About 720,000 Georgians Could Lose Coverage Under House Plan

Scott Applewhite / AP

An estimated 720,000 Georgians could lose health insurance over the next 10 years under the revised Republican health care proposal that passed the U.S. House this month, according to an analysis of the Congressional Budget Office report.

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Bill Custer, a professor at Georgia State University, calculated the figures from the CBO report’s estimates. He said the CBO estimate is based on how states would react to the reduction in federal funding for Medicaid.

“What this bill does is really put pressure on the states to either find ways to finance the coverage now being offered, or reduce that coverage,” Custer said.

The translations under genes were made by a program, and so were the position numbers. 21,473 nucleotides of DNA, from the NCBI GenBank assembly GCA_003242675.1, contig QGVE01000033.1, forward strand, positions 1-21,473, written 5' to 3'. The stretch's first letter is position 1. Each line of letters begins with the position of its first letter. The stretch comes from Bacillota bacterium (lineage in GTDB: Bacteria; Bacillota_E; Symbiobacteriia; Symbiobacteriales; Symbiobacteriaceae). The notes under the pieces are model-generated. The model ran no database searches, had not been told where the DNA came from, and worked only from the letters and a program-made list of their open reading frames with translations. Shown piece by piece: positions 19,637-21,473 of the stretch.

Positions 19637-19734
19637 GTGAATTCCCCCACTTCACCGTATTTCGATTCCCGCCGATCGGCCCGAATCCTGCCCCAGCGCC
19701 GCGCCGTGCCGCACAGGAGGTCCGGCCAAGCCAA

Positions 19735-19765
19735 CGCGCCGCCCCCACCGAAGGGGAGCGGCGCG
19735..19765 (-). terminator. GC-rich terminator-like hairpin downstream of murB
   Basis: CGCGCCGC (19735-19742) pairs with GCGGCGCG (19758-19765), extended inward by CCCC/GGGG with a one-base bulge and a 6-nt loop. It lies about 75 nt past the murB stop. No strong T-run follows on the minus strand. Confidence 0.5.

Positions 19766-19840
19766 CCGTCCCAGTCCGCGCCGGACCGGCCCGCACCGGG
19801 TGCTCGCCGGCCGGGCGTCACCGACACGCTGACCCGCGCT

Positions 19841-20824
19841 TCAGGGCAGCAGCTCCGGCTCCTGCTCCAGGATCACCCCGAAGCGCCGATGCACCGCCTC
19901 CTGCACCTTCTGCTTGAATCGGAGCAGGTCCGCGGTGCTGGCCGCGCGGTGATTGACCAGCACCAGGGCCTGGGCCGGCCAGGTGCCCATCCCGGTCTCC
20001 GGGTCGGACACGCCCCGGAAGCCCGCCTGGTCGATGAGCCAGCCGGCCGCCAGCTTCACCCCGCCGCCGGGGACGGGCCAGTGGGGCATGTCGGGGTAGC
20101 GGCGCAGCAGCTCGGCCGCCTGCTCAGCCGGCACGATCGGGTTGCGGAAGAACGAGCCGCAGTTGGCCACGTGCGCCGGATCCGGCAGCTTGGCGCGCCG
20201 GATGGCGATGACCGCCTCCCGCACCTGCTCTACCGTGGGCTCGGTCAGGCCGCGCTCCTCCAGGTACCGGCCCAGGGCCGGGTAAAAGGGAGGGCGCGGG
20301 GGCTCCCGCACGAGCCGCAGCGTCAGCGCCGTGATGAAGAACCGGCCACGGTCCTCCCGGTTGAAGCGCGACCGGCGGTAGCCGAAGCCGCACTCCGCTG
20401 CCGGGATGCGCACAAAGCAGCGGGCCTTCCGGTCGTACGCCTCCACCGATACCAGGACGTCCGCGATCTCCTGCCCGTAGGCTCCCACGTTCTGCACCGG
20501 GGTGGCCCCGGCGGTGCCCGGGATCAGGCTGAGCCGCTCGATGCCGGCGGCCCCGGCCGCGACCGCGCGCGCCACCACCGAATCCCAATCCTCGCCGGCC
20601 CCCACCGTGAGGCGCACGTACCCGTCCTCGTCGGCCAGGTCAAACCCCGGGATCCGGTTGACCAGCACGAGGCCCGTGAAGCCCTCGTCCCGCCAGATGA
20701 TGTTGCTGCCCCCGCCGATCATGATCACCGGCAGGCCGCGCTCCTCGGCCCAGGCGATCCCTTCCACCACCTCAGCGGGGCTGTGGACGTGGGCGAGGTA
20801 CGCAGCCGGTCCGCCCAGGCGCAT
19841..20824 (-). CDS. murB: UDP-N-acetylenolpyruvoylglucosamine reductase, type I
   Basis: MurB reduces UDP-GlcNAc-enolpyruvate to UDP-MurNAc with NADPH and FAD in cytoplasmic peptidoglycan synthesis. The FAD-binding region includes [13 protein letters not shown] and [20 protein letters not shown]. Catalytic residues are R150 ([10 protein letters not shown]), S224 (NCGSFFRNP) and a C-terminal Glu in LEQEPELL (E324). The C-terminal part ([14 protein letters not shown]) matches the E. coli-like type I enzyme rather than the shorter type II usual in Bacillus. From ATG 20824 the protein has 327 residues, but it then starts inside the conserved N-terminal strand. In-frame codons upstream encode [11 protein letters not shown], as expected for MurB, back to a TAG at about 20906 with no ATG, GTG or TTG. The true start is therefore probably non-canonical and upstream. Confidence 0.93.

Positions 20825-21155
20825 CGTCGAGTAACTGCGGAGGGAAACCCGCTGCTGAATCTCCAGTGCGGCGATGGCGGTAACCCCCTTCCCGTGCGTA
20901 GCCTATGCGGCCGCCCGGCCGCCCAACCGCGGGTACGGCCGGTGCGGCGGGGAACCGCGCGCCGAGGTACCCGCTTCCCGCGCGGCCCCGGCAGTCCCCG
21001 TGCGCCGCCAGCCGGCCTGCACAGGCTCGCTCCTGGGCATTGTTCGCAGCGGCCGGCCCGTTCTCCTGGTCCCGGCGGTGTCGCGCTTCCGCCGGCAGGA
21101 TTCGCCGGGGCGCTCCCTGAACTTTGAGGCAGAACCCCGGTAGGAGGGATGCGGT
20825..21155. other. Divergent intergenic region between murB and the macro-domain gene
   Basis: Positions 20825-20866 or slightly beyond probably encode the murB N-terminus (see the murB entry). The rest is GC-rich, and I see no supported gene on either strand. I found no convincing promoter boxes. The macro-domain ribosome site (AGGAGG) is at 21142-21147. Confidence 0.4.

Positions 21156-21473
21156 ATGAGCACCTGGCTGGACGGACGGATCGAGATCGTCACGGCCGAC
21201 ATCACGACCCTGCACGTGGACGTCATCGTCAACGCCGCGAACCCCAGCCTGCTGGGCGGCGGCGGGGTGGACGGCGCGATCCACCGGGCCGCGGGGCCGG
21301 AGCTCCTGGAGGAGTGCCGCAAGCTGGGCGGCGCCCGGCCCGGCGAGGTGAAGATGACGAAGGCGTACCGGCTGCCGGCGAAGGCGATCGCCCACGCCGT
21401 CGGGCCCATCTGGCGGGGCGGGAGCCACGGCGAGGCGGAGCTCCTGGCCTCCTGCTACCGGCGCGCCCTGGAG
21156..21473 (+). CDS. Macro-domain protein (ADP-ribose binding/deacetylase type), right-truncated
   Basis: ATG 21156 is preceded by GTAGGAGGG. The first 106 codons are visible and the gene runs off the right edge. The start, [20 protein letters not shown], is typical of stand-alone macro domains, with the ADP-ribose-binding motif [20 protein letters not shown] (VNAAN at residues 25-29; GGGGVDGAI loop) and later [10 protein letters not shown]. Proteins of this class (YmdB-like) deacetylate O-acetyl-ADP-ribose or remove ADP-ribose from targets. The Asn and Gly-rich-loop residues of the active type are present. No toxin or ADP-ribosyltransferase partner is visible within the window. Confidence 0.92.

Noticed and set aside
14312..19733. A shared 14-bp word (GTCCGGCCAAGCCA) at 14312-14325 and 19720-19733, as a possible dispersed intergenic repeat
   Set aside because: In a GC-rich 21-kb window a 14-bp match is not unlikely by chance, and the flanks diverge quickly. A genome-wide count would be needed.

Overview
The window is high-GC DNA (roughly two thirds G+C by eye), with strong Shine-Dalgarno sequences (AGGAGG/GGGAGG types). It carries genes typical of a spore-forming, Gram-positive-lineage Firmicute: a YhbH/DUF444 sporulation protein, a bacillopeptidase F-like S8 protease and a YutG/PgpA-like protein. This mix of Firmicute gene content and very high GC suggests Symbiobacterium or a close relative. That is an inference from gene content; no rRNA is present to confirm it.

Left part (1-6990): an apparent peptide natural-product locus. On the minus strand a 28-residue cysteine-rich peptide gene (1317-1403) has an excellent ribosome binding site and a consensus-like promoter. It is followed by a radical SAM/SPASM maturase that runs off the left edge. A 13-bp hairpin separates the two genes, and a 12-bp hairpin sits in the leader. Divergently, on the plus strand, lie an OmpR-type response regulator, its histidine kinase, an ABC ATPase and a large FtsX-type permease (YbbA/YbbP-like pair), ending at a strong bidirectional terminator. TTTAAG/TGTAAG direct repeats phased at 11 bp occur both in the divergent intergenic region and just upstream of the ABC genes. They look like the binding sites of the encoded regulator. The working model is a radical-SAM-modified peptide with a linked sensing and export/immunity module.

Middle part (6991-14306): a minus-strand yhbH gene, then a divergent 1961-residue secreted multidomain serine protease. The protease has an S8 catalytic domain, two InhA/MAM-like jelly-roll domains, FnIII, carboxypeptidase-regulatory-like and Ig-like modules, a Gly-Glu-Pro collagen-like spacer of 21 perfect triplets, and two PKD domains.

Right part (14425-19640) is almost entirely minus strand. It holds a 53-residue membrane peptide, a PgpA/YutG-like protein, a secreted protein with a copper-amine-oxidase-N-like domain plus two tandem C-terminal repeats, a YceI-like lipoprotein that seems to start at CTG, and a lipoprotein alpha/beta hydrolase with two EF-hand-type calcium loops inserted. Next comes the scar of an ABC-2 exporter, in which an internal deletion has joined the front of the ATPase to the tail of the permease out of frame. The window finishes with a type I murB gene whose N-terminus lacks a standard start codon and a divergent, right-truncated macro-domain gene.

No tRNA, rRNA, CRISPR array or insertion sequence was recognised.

He the CBO numbers are based on the prediction that states would shrink Medicaid enrollment.  He said in Georgia, about 400,000 people would lose coverage through Medicaid over a decade.

Custer also said older and rural Georgians who purchase insurance individually could see premiums rise.

The bill allow insurance companies to charge older Americans five times as much as younger Americans, as opposed to three times as much under the Affordable Care Act. People would be given tax subsidies for insurance also solely based on their age, instead of income and other factors, he said.

The bill is now being considered in the Senate, where it could see changes.